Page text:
JC More generally, can free-market globalisation be tamed? And could we be entering an era of more protectionist economics? Consider the rhetoric of Trump.

MS I have no sympathy for Trump’s politics but I do think that his success reflects the failure of established parties and the elites in both parties to speak to the sense of disempowerment that we see in much of the middle class. The major parties have failed to speak to these questions. What Trump really appeals to is the sense of much of the working class that not only has the economy left them behind, but the culture no longer respects work and labour.

This is connected to the enormous rewards that in recent decades have been lavished on Wall Street and those who work in the financial industry, the growing financialisation of the American economy, and the decline of manufacturing and of work in the traditional sense. There is also the sense that not only have jobs been lost through various trade agreements and technological developments, but the economic benefits associated with those agreements and those technologies have not gone to the middle class or to the working class but to those at the very top. That’s the sense of injustice; but more than that, the fact that the nature of political parties – I’m speaking about those in the US – have become, since the time of the Clinton years, heavily dependent on both sides, Democrats and Repub­licans, on the financial industry for campaign contributions.

JC One thinks of the Clinton family’s relationship with Goldman Sachs, for instance.

MS Well, there you have an example of how the Democratic Party has become so Wall Street-friendly that it has largely ceased to be an effective counterweight to the power of big money in politics or to the financial industry and its influence in politics. And this is why Bernie Sanders was able, though he will not win the nomination, to have far more success than anyone imagined. He was originally thought to be a fringe candidate who would maybe get 5, 10 per cent of the vote. And yet he fought Hillary Clinton almost to a draw in many of the Democratic primaries. No one would have imagined that.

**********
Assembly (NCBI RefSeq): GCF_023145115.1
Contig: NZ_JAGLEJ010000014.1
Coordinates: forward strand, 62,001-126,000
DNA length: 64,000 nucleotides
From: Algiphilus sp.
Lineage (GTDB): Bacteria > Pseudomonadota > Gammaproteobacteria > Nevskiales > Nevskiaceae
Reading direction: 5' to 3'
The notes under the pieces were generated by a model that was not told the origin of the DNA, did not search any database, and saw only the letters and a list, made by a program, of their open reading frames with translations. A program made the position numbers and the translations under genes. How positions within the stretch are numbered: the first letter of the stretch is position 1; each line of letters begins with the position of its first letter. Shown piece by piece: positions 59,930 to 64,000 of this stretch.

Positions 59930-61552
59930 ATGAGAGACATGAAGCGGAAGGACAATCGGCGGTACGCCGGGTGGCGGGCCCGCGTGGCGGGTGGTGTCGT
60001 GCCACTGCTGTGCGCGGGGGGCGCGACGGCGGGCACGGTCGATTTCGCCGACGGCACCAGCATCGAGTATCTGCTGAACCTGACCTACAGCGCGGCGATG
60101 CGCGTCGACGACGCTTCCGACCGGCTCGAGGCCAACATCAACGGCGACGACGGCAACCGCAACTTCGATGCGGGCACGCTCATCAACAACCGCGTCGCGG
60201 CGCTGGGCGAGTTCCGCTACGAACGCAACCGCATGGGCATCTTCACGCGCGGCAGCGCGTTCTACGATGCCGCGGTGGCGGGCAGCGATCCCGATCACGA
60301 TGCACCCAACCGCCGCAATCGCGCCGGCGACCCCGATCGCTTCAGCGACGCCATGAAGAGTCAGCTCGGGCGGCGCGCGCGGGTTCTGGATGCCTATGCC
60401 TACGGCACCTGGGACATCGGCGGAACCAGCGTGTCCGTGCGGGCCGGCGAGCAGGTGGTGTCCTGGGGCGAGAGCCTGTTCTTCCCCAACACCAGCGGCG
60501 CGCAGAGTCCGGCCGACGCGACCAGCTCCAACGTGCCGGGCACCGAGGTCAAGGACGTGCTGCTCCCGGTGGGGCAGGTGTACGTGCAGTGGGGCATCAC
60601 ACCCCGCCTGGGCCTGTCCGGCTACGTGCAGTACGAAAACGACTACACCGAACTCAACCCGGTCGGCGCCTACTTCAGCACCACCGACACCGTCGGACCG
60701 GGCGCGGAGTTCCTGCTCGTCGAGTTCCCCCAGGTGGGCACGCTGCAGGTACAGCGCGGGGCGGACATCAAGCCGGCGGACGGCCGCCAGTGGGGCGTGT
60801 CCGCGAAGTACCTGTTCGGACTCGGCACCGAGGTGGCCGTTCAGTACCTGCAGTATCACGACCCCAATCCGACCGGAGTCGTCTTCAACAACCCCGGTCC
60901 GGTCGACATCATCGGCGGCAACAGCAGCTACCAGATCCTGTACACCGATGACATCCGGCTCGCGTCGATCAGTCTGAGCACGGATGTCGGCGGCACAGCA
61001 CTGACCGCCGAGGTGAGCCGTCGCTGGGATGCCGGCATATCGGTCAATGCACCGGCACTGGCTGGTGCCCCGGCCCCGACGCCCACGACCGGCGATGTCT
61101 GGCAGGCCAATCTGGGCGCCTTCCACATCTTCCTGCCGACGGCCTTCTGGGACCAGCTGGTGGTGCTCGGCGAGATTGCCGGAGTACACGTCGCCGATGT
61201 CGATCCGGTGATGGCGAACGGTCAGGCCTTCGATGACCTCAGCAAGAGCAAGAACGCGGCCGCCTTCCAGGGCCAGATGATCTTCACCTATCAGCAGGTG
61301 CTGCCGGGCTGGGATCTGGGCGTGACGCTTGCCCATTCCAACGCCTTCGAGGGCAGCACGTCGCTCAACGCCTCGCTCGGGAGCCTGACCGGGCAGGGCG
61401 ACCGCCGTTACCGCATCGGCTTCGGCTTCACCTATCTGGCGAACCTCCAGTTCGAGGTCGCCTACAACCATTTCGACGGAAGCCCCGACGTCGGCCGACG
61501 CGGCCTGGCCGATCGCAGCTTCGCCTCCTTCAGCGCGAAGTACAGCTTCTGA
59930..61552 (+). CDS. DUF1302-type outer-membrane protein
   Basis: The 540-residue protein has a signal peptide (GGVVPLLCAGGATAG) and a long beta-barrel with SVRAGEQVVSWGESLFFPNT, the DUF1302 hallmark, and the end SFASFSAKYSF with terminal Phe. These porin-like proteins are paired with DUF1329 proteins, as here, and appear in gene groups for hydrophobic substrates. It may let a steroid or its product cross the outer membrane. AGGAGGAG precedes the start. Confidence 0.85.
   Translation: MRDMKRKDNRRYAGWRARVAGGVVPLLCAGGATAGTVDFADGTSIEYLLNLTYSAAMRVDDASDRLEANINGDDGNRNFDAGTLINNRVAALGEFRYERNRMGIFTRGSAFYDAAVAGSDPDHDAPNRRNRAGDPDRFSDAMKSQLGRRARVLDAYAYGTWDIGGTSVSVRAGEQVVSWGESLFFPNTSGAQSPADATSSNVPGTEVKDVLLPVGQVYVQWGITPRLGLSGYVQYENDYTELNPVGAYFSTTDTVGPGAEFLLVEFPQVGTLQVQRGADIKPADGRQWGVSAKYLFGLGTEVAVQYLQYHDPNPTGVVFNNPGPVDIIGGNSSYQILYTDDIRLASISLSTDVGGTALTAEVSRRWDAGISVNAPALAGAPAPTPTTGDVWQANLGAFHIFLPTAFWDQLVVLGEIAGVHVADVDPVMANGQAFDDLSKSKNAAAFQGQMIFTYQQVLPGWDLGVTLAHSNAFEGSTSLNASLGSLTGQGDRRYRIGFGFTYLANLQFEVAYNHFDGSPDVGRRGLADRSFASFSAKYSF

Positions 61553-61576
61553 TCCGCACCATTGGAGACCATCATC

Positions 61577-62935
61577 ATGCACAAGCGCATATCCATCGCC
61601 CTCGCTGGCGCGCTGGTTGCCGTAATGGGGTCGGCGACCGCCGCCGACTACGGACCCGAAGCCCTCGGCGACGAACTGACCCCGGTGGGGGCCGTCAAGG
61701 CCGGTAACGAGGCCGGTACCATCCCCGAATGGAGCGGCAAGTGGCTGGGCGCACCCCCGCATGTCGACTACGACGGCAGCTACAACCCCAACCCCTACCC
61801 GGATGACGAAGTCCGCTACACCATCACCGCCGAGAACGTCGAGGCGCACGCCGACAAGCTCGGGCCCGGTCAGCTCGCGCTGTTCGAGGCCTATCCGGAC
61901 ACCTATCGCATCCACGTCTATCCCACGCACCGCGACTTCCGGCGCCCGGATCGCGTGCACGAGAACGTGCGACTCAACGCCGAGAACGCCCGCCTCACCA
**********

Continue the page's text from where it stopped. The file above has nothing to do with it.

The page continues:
The mainstream of the Democratic Party had so embraced the financial industry that it was unable to provide an effective counterweight when it came to the financial crisis or to the aftermath, the regulatory debate. And oddly enough, Trump from the right and Bernie Sanders from the left have a good deal of overlap. They’ve both been critical of free-trade agreements that benefit multinational corporations and the financial industry but haven’t in practice helped workers.

Bernie Sanders has been a big critic of the role of money in politics, and Trump, though he’s a billionaire, also appeals to the anger about money in politics, when, at least during the primaries, he was able to claim that he was paying his own campaign costs and not depending on Wall Street. Despite their different ideological direction, they are both tapping in to the frustration that we’ve seen reflecting the failure of the mainstream parties.

JC What are the limits to markets? And what is the alternative to market triumphalism, especially when moderate social democracy is in crisis?

MS The only way of reining in the uncritical embrace of markets is to revitalise public discourse by engaging in questions of values more directly. Social democracy has to become less managerial and technocratic and has to return to its roots in a kind of moral and civic critique of the excesses of capitalism. At the level of public philosophy or ideology it has to work out a conception of a just society, it has to work out a conception of the common good, it has to work out a conception of moral and civic education as it relates to democracy and ­empowerment. That’s a big project and it hasn’t yet been realised by any contemporary social-democratic party.

A revitalised social-democratic response to the power of markets would also try to come up with institutions for meaningful self-government – forms of participatory democracy in an age of globalisation, where power seems to flow to transnational institutions and forms of association. It’s important also to find ways to promote participatory democracy. This requires political imagination and political courage. It’s a long-term project that remains as a challenge, but until we make some progress in that bigger challenge, I think that democratic politics will still be vulnerable to the backlash that we’re witnessing, with Brexit in Britain, some of the populist political movements in Europe, and Trump in the United States.

There is an alternative – but the alternative is to go beyond the managerial, technocratic approach to politics that has characterised the established parties and the elites, to reconnect with big questions that people care about.

Jason Cowley is editor of the New Statesman. He has been the editor of Granta, a senior editor at the Observer and a staff writer at the Times.

This article first appeared in the 09 June 2016 issue of the New Statesman, A special issue on Britain in Europe